Against All Odds: The Assyrian Church

by Brother David Carroll, F.S.C., Ph.D.
photos: courtesy, Assyrian Church of the East

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Last November, Father James Moynihan and I attended the 25th anniversary of a parish in Yonkers, N.Y. As with any church function, many families had taken tables for the festival and others brought trays of steaming food while the band tuned its instruments and tested the loud speakers.

Typical in some ways, but in other ways this celebration was quite different. Once the speeches ended and the music began, I was transported back to the seventh century B.C., when the paths of the Assyrians, the inhabitants of ancient Babylon and Ninevah, crossed those of the Israelites. The parishioners are members of Mar Mari parish of the Assyrian Church of the East – “Nestorians” we used to call them.

Before the dancing began, Mar Aprim, the community’s bishop – (Mar means “one who is sent” in Aramaic) – spoke to the congregation about their patron, who in Assyrian tradition was one of the 72 disciples referred to in the Gospel of St. Luke (Chapter 10). Mar Aprim spoke of how their parish church contained a stone from one of the ancient, now destroyed, churches of the early East Syrian church; a body that flowered in the Persian Empire (modern Iran and Iraq).

Modern scholarship reveals that by the middle of the second century, A.D., the Assyrian Church developed directly from the Judeo-Christian Church of Jerusalem. The tensions of war between the Byzantine and Persian Empires in the fourth century led the Assyrians to adopt a christology that varied from both Rome and Constantinople. The Assyrians also asserted their independence from the bishop of Rome and the ecumenical patriarch of Constantinople.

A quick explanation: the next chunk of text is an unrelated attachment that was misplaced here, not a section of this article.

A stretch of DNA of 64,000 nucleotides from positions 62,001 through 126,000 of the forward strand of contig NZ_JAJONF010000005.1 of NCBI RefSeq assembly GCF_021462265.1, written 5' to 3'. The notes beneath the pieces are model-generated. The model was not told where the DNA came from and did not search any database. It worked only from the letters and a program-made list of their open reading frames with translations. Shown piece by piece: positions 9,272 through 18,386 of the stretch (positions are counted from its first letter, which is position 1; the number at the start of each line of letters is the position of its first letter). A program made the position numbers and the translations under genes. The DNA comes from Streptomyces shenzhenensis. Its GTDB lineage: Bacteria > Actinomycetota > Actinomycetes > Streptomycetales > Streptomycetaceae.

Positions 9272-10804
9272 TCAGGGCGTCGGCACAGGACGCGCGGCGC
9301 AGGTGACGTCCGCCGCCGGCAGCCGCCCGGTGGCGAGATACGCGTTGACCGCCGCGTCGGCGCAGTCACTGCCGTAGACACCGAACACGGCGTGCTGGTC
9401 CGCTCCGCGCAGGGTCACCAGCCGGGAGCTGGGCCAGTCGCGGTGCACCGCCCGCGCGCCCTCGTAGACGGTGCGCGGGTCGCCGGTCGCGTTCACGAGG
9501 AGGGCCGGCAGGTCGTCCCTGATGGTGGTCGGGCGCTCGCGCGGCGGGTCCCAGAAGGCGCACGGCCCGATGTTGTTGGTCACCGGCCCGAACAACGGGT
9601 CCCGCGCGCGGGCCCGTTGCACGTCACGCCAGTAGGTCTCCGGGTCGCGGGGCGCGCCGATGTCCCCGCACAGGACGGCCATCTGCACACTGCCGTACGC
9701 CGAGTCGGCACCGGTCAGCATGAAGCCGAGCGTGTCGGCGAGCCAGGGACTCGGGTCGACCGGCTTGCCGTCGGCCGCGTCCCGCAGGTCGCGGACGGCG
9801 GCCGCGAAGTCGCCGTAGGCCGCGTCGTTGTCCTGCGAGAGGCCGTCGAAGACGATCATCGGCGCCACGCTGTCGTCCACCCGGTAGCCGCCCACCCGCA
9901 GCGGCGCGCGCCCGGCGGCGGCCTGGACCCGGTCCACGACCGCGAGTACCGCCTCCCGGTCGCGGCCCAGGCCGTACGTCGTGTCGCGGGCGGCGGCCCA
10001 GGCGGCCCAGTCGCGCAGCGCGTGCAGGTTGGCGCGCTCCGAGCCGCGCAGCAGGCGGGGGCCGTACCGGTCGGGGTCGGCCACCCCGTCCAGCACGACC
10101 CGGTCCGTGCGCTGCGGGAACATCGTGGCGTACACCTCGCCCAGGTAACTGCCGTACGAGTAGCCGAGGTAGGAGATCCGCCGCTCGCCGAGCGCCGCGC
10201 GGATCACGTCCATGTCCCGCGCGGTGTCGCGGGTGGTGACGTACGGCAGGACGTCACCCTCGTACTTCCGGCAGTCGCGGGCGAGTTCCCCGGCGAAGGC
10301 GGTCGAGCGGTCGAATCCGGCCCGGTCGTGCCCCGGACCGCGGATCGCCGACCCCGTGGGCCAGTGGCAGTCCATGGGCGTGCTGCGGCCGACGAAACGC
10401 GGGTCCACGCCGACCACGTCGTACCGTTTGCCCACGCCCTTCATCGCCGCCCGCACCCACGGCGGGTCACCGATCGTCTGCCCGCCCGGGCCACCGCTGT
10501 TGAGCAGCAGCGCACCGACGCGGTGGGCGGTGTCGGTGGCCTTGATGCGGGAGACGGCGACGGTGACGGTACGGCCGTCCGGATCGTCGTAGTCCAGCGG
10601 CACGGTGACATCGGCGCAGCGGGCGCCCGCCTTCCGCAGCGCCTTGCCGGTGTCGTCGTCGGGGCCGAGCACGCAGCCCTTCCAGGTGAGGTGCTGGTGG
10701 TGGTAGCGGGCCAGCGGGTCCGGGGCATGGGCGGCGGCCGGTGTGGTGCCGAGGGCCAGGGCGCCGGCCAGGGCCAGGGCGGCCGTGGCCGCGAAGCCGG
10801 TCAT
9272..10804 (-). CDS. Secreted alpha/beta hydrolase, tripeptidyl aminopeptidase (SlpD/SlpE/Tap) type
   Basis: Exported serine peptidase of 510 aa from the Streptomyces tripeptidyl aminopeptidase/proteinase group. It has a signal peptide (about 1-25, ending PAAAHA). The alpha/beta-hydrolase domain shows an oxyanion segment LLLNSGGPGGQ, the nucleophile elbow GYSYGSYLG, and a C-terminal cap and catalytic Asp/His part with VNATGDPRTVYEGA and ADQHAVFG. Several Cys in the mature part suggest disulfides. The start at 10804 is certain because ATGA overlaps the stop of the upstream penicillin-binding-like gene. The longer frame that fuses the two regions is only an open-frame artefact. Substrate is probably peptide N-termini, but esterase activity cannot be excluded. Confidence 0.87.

Isolated from the churches in the West, and a minority in the Zorastrian Persian Empire, the Assyrian Church focused its missionary endeavors in the East.

Archeological evidence cites the presence of Assyrian missionaries in China, Mongolia and Tibet. Malabar and Malankara Christians in India credit these missionaries for the development of their church in the third and fourth centuries.

By 1318 A.D., more than 30 metropolitan sees (archdioceses) and 200 suffragen dioceses (local dioceses) constituted the Assyrian Church. These Christians were all but annihilated by the Mongol invaders in the 14th century. Two hundred years later, the once-mighty Assyrian Church was reduced to a handful of monasteries and village churches in what is now southeastern Turkey.

As I watched a communal dance in the church hall, a twisting affair alternately led by flag-waving men, women and children, these events were not as far removed as many would think.

The 20th century all but destroyed the Assyrians. During World War I, the Assyrian community, together with the Chaldeans, their Catholic counterparts, were suspected by the Turks of supporting the British war effort. The Turks promptly slaughtered thousands of Assyrians and herded the rest in refugee camps. More than 50,000 died of cholera and malnutrition. The survivors were deported.

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Tags: Iraq Christianity Church history Emigration Assyrian Church